the size of the building. The table on the next page shows 
the minimum amount of reinforcing that should be used 
in any building. 

It should be noted that the size and spacing of bars is 
dependent upon the thickness of the wall and not upon its 
over-all dimensions. Small bars are recommended for 
wall reinforcement because of the greater surface area in 



Page 



proportion to the cross-sectional area, insuring the maxi- 
mum bond between bars and concrete. Another advantage 
in using small bars is that a better distribution is possible. 



TABLE I 



Wall u , 
_. , Horizontal 

, . Kcimorccment 
Inches 


Vertical 

Reinforcement 


6 


:i g in. rd. ac 8-in. ccrs. 
in center of wall 


%-in. rd. at S-in. ctrs. 
in center of wall 


8 


%-in. rd. at 6-in. ctrs. 
in center of wall 


%-'\n. rd. at 8-in. ctrs 
in center of wall 


i i 


j^g-in. rd. ac l o in. ctrs. 
in both faces of wall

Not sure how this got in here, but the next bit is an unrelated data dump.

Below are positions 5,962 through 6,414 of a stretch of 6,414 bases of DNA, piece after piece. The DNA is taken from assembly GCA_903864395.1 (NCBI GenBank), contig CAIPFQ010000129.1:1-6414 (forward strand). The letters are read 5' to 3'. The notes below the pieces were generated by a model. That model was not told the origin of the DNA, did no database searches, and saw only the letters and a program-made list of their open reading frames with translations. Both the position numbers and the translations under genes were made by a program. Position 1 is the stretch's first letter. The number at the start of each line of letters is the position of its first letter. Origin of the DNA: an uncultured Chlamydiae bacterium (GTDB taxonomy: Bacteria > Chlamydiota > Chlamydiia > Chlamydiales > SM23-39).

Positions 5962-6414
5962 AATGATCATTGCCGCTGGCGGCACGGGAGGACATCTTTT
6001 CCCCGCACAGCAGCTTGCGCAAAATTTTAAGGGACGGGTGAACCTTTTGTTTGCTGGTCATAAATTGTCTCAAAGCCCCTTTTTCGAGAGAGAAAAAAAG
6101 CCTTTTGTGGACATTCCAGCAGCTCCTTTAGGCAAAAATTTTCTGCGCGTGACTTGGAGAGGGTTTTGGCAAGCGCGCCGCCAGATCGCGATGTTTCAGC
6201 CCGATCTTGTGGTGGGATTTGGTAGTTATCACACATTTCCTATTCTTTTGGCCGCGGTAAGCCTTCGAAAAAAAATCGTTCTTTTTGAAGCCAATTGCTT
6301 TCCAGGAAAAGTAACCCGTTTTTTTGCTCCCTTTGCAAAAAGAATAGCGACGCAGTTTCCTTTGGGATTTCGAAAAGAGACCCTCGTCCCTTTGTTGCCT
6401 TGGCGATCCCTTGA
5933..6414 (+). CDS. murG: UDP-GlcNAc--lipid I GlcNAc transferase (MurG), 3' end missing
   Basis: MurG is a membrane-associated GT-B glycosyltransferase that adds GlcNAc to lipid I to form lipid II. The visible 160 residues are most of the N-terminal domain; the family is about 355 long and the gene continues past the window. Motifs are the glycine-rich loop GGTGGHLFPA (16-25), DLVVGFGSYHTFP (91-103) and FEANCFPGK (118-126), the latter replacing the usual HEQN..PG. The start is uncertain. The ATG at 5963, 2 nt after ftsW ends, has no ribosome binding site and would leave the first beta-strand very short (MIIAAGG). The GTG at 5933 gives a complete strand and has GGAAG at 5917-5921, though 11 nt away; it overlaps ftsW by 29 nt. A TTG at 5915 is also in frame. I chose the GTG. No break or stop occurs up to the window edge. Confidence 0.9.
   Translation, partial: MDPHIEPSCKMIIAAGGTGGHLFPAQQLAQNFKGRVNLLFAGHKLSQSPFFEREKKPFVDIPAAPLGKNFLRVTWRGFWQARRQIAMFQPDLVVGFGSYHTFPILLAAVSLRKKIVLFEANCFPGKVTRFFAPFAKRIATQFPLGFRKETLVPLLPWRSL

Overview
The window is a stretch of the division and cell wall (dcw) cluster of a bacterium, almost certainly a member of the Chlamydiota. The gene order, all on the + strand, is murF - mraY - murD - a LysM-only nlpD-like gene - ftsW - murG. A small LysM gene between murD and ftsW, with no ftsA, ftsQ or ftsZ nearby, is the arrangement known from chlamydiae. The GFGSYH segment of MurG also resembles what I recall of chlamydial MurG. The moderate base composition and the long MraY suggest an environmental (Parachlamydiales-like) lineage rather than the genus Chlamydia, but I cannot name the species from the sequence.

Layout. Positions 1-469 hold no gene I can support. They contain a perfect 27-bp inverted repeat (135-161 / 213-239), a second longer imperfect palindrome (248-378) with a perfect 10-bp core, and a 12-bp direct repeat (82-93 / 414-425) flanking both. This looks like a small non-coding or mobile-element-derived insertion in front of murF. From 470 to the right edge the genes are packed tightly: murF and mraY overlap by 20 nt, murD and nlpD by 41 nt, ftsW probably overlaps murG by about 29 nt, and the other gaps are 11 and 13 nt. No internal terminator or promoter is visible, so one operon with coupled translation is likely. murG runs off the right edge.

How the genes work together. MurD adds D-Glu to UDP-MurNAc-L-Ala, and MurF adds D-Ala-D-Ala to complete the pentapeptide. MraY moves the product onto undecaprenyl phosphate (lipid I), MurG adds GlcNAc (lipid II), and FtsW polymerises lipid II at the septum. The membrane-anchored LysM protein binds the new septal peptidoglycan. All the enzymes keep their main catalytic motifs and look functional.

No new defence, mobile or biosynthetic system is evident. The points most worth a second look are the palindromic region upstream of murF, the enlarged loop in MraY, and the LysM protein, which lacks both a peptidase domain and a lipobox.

%-in. rd. ac 12-in. ctrs. 
in both faces of wall 


1 2 


%-in. rd. at 8-in. ctrs. 
in both faces of wall 


%~in. rd. at 12-in. ctrs. 
in both faces of wall 



Wire mesh made especially for concrete reinforcement 
may be used in place of bars. Chicken wire, woven fencing 
and mesh of that type is not suitable for concrete rein- 
forcement. 

There arc places ol critical stress in a building wall 
which require more than the normal amount of reinforc- 
ing shown in Table I. It has been found from experience 
that the parapet, for example, should have about 50 per 
cent more reinforcing than the wall below the roof And 
it is especially desirable to place two or three "' g-in. 



round bars completely around the parapet at the coping 
line.* 

The top and bottom of spandrels should also be pro 
vided with two or three fairly heavy bars, whether or not 
required for structural strength. Likewise, the corners of 
openings must be specially reinforced to resist the stresses 
concentrated there by the presence of the hole in the wall. ** 

Placing reinforcing so it is securely held in position is 
important. This must be done without driving any nails 
into the outside forms or otherwise providing a fastening 
that would mar the finished surface. The curtains of bars 
can be held away from the exposed face by tying them 
back to the inside form. Individual bars should be 
securely wired together to prevent displacement while 
placing concrete. ** 

Concrete 

Strength was at one time considered the principal re- 
quirement of structural concrete It is a factor ol real